Lizzie’s rages usually lasted 10 to 20 minutes at a time and were triggered by sounds, smells or events that were connected to her memories of abuse. During these rages, Lizzie was unresponsive to reason. In fact, she would try to hurt anyone who tried to comfort her or stop her from hurting herself.

The doctors and therapists brought in to diagnose and treat Lizzie, told her mother and me that Lizzie needed to learn very clear boundaries around her behavior, and that we all had to be diligent and consistent, immediately interrupting Lizzie’s violent behavior and rewarding her good behavior. Lizzie will respond, they said, when the limitations on her behavior are clear to her.

Well, we tried. For weeks, every time Lizzie went into one of her rages, her mother, supported by our staff, worked hard to gently, but firmly interrupt the violence, using time outs, rewarding good behavior, putting Lizzie in what they called a “restraining position” so she couldn’t hurt herself or the one holding her. We did everything the therapists had suggested, but Lizzie wasn’t responding. In fact, her violence towards herself and others during her rages was increasing.

Lizzie’s mother and the shelter staff began to fear Lizzie and her rages.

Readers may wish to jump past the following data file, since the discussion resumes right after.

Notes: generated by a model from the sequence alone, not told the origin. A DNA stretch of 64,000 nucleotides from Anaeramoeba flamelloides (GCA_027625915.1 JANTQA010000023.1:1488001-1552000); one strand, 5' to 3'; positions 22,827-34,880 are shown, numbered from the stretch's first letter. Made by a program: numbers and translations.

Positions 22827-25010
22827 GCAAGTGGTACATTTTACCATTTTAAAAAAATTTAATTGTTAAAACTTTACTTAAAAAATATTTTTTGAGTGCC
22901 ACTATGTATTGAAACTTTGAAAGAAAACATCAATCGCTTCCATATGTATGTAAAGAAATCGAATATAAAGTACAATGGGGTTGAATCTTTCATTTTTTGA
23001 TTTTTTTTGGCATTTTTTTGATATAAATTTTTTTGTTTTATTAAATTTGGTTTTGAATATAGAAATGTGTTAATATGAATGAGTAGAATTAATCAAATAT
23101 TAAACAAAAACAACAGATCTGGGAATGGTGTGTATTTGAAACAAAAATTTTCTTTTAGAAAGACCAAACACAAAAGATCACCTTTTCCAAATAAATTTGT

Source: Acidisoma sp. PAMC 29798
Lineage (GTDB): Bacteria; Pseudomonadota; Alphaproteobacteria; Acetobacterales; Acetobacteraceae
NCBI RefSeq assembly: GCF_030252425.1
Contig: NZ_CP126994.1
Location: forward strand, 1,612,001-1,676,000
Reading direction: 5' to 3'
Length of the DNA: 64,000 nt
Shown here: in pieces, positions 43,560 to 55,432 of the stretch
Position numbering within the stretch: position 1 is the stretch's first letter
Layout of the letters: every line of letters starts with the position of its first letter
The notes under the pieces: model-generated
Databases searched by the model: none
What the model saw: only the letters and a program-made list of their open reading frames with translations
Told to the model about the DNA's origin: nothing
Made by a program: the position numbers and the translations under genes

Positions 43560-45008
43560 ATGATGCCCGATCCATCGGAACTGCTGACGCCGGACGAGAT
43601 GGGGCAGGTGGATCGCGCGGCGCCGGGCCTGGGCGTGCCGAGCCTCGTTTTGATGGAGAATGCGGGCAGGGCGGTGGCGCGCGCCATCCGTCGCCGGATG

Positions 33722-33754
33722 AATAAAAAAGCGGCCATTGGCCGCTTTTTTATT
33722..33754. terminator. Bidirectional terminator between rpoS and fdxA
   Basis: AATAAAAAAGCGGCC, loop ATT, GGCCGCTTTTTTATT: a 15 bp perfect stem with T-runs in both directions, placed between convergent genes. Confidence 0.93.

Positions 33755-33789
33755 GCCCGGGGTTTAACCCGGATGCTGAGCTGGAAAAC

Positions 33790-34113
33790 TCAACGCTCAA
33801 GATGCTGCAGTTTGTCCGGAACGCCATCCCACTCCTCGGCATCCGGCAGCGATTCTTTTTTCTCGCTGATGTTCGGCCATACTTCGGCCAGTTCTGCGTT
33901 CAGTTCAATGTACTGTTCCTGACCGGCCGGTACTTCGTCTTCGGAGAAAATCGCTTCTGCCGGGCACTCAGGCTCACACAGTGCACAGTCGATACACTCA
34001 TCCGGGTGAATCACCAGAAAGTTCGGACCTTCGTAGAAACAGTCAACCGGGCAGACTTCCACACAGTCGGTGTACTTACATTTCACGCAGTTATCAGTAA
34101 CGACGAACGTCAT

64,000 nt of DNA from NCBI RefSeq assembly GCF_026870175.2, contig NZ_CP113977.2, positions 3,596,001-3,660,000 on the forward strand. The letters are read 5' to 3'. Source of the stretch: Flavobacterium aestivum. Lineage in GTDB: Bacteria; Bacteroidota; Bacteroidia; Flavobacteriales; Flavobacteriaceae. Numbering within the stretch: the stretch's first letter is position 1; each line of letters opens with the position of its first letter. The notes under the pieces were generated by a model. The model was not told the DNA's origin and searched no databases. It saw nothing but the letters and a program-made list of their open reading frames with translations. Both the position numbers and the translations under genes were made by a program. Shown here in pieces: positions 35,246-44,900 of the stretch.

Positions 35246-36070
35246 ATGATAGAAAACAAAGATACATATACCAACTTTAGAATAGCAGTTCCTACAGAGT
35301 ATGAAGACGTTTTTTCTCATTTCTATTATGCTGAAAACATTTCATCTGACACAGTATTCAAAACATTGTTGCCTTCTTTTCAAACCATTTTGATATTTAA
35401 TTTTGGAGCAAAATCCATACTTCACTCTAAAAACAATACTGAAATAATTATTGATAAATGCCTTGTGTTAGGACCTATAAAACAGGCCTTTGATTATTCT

One late afternoon, I was talking with Lizzie’s mom in the living room when another woman who was staying in the shelter returned home, carrying a large package. She asked one of the kids playing outside to help her close the door behind her. As sometimes happens, when the little boy closed the door, he slammed it shut.

Lizzie, who had been playing quietly on the floor in front of us, jumped up, ran behind the little toy kitchen in the corner of the room, and curled up on the floor in a fetal position. A rage began to overtake her, and her mother responded immediately, per the instructions given by the therapists.

But Lizzie would not be comforted. She hit and kicked at her mother, biting at her and screaming ugly things. When her mother tried to pick her up to put her into the restraining position, Lizzie wriggled out of her arms and began running at full speed into the furniture.

Her mother, totally overwhelmed, sat down on the floor, put her hands over her face, and began to cry.

I caught Lizzie in my arms as she ran across the room, sat down on the floor, and began to rock her in my lap. As Lizzie screamed and struggled to get free, I spoke softly to her, saying only that she was loved and that everything would be OK. I held her firmly, but not in the restraining position. She punched and swung at me, even bit me once on the arm, but I continued to softly speak words of love to her.